United States v. Freeman, No. 05-5529-cr (2d Cir. November 14, 2007) (Straub, Katzmann, Parker, CJJ)
Michael Freeman was convicted of drug trafficking, robbery and gun possession, but acquitted of two homicide counts. The district court nevertheless imposed a life sentence, based on its preponderance finding that Freeman committed the murders of which he was acquitted.
The court rejected various challenges to the sentence. It held – again – that the statutory maximum for violating 18 U.S.C. § 924(c) is life, thus the life sentence was legal. It also held that the district court had complied with the circuit’s requirement that it “consider” the acquittal, and that the district court properly found that Freeman himself committed the murders.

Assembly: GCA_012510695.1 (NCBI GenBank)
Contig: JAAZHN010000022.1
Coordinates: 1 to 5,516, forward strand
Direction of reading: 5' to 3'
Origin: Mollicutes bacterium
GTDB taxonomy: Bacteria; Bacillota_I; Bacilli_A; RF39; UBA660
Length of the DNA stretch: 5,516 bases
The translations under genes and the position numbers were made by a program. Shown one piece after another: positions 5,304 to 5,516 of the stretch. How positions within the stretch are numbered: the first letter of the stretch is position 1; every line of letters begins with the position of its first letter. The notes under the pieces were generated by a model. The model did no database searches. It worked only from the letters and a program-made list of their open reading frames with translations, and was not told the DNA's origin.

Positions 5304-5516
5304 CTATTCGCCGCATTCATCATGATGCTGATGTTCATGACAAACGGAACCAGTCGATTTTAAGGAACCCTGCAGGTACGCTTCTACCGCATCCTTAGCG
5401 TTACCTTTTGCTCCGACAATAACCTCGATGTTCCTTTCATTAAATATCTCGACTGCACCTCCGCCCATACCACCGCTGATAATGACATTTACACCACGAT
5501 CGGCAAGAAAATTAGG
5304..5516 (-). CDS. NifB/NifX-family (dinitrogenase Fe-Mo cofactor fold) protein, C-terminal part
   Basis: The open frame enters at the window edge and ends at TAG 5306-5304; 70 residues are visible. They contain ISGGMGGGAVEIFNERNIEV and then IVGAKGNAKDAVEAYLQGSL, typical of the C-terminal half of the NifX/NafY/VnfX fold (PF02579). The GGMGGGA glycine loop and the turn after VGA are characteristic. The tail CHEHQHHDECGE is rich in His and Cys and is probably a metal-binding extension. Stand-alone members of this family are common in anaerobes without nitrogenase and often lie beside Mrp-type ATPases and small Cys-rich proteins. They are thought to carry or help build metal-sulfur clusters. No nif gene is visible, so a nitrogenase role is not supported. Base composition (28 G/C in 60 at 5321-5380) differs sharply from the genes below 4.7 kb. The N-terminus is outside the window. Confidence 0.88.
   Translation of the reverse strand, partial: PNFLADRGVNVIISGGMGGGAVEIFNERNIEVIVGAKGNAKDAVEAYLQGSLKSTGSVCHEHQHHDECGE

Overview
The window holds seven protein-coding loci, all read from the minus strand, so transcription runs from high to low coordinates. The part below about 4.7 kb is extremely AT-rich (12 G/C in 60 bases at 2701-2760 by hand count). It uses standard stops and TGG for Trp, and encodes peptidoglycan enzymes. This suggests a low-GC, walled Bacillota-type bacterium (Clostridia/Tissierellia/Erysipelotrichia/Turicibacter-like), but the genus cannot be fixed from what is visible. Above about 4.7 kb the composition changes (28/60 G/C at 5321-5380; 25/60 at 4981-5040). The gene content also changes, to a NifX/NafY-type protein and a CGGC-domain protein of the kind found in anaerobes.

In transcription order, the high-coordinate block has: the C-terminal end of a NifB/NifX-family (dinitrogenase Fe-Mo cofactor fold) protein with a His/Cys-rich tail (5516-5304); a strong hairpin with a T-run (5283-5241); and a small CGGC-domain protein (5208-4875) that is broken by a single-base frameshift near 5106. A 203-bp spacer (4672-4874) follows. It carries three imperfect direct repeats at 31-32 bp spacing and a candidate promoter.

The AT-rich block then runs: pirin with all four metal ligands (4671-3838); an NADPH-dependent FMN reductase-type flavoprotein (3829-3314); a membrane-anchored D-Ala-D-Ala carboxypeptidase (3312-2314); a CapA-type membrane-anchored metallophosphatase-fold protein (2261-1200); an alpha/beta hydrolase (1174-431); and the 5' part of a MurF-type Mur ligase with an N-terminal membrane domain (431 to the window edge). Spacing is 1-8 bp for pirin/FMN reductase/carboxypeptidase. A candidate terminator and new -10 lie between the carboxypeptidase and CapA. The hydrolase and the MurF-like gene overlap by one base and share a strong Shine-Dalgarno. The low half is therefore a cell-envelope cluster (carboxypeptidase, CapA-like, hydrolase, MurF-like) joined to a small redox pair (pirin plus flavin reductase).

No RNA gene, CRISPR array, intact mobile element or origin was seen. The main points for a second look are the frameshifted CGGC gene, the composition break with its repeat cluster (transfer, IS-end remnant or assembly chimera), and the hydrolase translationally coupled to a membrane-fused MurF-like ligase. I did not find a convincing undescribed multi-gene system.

Freeman also challenged an evidentiary ruling. At trial, the court admitted a redacted version of his confession that contained only the inculpatory part, but omitted exculpatory statements suggesting that some of his actions constituted self defense. Freeman had objected to this, citing the so-called “rule of completeness,” Fed.R.Evid. 106. The circuit affirmed, agreeing with the district court that the redacted portion, which dealt with what occurred during the robbery, neither explained the admitted portion, which dealt with the planning of the robbery, nor placed it in context.
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